Summary of Act V, Scene i of Romeo and Juliet

It is Thursday morning and Romeo is waiting to hear news from Verona. Balthasar, Romeo’s servant, enters and tells Romeo that Juliet is dead; he saw her corpse in the Capulet vault. Balthasar does not have any news from Friar Lawrence, so Romeo tells him to return with fast horses, a pen, and paper. Overcome with grief, Romeo remembers that there is an impoverished apothecary in Mantua. Despite the fact that it is illegal to buy poison there, the apothecary grudgingly sells Romeo some poison because he is desperate for money. Romeo exits with the poison, determined to leave this world with his wife.


Summary of Act V, Scene ii of Romeo and Juliet

Friar Lawrence meets with his friend, Friar John, and asks for the letter Romeo sent. Friar John delivers the terrible news that he was unable to go to Mantua due to the threat of plague. Therefore, he could not deliver Friar Lawrence’s letter to Romeo, so Romeo could not know anything of Friar Lawrence’s new plan. Friar Lawrence asks for a crowbar and attempts to sneak into the Capulet tomb, where Juliet will awaken shortly.

Summary of Act V, Scene iii of Romeo and Juliet

Outside of the Capulet monument, Paris and a page keep watch for intruders. Romeo and Balthasar approach the tomb, and Romeo bids Balthasar to deliver a letter to Montague. Romeo tells Balthasar that he is just going inside to retrieve Juliet’s ring, and Romeo tells him to leave lest he be killed. Dubious of Romeo’s intentions, Balthasar hides in the churchyard. When Romeo approaches the tomb, Paris recognizes him as the man who murdered Tybalt. He tries to keep Romeo from entering, and they engage in a duel. Romeo kills Paris and the page flees from the scene. Once Romeo realizes who he murdered, he drags Paris inside the vault to bury him with the rest of the deceased Capulets.
Romeo stands next to Juliet and marvels at how beautiful she is, even in death. He kisses her for the last time, drinks his poison, and dies by his wife’s side. Meanwhile, Friar Lawrence arrives and asks Balthasar to enter the tomb with him. Balthasar declines and Friar Lawrence enters alone. He sees that Paris is dead, as is Romeo. To Friar Lawrence’s horror, he can hear people approaching and Juliet awakens. He bids her to leave with him, but she will not go. He flees before his role in the tragedy can be revealed.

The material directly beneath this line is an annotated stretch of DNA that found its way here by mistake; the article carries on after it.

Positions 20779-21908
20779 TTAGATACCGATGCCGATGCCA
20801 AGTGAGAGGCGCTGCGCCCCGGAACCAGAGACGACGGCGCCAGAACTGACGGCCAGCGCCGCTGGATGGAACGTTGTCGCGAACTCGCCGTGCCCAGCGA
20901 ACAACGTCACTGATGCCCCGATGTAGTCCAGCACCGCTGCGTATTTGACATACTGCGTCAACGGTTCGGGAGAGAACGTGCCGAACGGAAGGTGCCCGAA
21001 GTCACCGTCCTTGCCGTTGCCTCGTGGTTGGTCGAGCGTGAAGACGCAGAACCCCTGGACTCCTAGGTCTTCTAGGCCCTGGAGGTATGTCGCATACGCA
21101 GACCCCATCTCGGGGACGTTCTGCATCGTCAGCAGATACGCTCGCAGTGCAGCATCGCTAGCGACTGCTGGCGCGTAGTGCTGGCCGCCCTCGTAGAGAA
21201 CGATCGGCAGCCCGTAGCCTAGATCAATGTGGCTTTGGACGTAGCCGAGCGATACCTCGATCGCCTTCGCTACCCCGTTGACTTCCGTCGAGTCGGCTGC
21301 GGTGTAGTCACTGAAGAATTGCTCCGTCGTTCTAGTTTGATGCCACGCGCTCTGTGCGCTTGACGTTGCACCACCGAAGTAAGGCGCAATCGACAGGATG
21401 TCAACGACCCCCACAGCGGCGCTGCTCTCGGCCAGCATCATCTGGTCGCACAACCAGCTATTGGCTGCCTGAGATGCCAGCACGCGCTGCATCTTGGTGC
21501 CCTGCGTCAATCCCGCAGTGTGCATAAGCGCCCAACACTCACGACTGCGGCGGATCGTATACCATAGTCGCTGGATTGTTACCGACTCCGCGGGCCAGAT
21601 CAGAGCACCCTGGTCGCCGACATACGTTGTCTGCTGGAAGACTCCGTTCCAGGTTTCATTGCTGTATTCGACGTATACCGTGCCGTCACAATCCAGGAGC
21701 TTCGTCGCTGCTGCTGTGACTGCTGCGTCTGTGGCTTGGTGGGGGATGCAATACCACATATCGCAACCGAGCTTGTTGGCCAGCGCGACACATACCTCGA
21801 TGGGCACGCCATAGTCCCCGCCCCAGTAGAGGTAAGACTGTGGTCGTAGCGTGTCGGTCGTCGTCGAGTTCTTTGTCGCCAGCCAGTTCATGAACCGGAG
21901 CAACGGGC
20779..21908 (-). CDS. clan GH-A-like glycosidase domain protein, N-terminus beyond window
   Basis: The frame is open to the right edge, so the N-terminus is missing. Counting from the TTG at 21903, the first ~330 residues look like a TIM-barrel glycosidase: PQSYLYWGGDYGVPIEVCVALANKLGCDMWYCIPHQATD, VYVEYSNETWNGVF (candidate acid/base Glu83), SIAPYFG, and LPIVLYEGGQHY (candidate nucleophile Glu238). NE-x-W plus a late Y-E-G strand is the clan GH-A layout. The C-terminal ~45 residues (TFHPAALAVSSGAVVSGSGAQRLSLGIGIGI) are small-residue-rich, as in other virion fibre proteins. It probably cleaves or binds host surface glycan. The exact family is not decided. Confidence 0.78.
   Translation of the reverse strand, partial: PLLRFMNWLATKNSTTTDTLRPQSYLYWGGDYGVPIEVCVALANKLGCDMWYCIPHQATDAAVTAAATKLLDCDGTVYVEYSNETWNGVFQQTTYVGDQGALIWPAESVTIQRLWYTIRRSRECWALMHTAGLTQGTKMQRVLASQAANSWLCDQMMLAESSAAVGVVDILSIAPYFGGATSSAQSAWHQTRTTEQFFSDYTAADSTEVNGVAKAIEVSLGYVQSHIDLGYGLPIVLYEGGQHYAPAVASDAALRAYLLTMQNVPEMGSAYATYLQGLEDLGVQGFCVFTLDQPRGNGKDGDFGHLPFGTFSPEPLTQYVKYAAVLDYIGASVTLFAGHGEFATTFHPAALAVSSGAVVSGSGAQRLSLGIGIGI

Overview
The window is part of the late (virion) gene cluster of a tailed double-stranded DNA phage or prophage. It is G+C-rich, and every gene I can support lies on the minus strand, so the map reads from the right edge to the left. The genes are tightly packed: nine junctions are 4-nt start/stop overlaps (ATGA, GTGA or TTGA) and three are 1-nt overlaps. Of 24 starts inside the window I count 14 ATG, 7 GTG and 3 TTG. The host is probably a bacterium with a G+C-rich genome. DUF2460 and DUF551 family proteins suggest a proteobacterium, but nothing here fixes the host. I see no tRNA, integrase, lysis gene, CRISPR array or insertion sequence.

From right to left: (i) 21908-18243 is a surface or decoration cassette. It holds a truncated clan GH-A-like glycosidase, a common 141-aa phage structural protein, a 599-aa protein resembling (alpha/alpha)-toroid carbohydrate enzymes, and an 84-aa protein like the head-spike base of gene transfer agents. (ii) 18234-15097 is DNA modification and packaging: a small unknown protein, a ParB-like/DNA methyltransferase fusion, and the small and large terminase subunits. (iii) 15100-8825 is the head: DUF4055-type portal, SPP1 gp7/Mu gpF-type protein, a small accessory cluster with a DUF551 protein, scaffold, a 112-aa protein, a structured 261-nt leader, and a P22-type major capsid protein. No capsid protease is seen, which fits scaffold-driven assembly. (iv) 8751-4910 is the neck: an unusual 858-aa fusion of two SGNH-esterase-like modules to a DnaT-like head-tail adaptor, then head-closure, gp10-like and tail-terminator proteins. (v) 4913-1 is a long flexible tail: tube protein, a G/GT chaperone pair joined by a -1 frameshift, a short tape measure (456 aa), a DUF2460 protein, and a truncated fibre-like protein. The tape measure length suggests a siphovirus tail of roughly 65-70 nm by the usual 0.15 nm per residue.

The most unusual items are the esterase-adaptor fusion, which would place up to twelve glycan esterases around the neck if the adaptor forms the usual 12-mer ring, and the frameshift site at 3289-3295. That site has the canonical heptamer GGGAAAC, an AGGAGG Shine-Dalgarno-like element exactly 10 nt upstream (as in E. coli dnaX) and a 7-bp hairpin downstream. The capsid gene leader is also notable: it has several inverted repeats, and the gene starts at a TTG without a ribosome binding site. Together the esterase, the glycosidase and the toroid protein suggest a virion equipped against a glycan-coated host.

Juliet sees that Romeo is dead and he did not leave any poison for her. She kisses him for the last time and plunges a dagger into her heart. Just as she dies, help arrives in the form of a watch and Paris’ page. They discover the three dead bodies and immediately call for help. The Prince arrives, along with the Capulets and the Montagues, and all suspects are called in. Montague reveals that his wife died over the grief she felt over her son’s banishment. The Prince demands to know what happened, and Friar Lawrence relates the entire story. He asks to receive his rightful blame, but the Prince says that they cannot condemn a holy man. Balthasar and the page give their sides of the story, and the truth is revealed when the Prince reads Romeo’s letter to his father. Capulet and Montague shake hands and end the feud that caused so many innocent people to die.




Roles and Analysis of All characters ( Major & Minor) in Romeo and Juliet



Roles And Character Analysis of Romeo In Romeo and Juliet By William Shakespeare


Romeo